Faculty Address 4000 Building Traffic

Story by Anthony Frederick, Staff Writer

Rampant complaints about the 4000 building are being heard in every corner of the school. Many students have spoken about being late to some of their classes due to the building being on the far end of campus.

 

However, it’s likely that the building’s distance alone isn’t the main contributing factor. 

 

Andrew Bartkowiak, a history teacher in room 619, confirmed that tardiness had been a problem early on, but didn’t think that the faculty could do much to address it.

 

“Actually, they’ve already kind of been proactive with it. They’ve walked it themselves to see how long it takes, so yeah, they’ve kinda already done that, taken it into consideration. I think traffic patterns in that building have kind of been the issue. But when that gets figured out it should run a little more smoothly,” said Bartkowiak.

 

He may have been right about the traffic flow. After noticing the struggle for students to get out of the 4000 building, the one-way entrance policy was adjusted so that students could enter through two of the building’s doors and use both sets of stairs.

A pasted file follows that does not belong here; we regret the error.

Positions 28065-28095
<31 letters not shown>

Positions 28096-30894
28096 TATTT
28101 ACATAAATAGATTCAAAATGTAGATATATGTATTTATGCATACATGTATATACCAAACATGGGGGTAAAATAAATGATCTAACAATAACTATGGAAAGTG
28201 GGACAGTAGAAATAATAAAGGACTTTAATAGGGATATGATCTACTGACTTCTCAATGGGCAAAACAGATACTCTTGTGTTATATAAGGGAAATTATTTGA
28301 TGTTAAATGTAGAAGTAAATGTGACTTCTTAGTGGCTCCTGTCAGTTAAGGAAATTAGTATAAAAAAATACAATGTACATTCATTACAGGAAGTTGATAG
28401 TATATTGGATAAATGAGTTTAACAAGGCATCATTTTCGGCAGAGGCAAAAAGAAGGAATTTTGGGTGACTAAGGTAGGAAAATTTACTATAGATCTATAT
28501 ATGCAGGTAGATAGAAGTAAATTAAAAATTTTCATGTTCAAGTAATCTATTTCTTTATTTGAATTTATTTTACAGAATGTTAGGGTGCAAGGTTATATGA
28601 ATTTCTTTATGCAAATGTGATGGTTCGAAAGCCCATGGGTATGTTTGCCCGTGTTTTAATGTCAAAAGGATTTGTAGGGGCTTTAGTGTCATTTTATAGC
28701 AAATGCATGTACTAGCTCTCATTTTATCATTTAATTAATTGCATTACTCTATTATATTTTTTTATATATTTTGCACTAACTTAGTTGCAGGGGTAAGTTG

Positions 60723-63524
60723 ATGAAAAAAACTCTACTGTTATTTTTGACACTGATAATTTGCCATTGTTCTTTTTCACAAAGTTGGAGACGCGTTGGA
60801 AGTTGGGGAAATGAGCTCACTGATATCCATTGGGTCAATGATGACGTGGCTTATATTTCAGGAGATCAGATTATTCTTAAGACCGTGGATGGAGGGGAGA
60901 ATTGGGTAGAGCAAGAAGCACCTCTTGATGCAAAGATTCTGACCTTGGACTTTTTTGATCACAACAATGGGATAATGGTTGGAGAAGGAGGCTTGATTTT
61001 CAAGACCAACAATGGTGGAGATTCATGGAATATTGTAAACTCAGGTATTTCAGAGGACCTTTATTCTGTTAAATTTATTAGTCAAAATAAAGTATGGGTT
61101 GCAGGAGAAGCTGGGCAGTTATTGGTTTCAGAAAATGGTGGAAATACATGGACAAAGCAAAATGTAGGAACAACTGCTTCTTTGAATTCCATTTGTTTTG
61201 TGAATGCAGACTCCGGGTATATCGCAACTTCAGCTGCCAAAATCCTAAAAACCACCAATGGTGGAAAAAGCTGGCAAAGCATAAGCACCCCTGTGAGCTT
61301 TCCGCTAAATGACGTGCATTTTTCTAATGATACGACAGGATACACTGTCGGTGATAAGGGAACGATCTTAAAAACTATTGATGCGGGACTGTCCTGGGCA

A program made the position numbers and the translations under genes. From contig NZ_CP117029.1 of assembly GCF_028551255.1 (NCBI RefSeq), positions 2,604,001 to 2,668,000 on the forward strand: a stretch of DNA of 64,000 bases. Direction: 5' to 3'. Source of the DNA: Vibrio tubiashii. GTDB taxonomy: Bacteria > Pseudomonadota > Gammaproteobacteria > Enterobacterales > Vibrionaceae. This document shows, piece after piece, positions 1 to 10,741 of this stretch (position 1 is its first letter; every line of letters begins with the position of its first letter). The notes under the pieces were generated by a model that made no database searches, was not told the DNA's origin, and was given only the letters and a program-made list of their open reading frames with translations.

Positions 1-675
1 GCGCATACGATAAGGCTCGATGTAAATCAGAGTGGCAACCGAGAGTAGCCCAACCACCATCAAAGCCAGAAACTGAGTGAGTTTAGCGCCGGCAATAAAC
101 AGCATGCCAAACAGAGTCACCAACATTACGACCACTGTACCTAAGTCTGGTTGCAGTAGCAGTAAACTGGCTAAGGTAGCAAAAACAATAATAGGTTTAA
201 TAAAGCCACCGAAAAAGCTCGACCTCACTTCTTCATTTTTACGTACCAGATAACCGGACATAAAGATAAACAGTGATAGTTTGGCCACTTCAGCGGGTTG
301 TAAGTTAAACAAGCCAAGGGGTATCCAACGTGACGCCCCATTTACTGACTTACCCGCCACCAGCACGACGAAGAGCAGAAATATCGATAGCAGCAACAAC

The one-way policy was originally implemented in fear of the larger student body making it difficult to navigate the stairways, but students and teachers agree that it only served to worsen the problem.

 

4000 building math teacher Rachel Servia said “Just be patient with us while we figure out the new floor plan and which way we’re going, but everybody has been very positive and kids have been very respectful and very patient on the stairs. So we just, in general, appreciate the students’ help in all this.”

 

The adjustment of the one-way policy seems to have helped the situation. Teachers on the farther end of campus have reported a decline in tardiness since its implementation. That said, some students are still struggling to get to class on time. But for now, we can only be patient as we wait for the administration to sort out a hopefully ideal traffic pattern.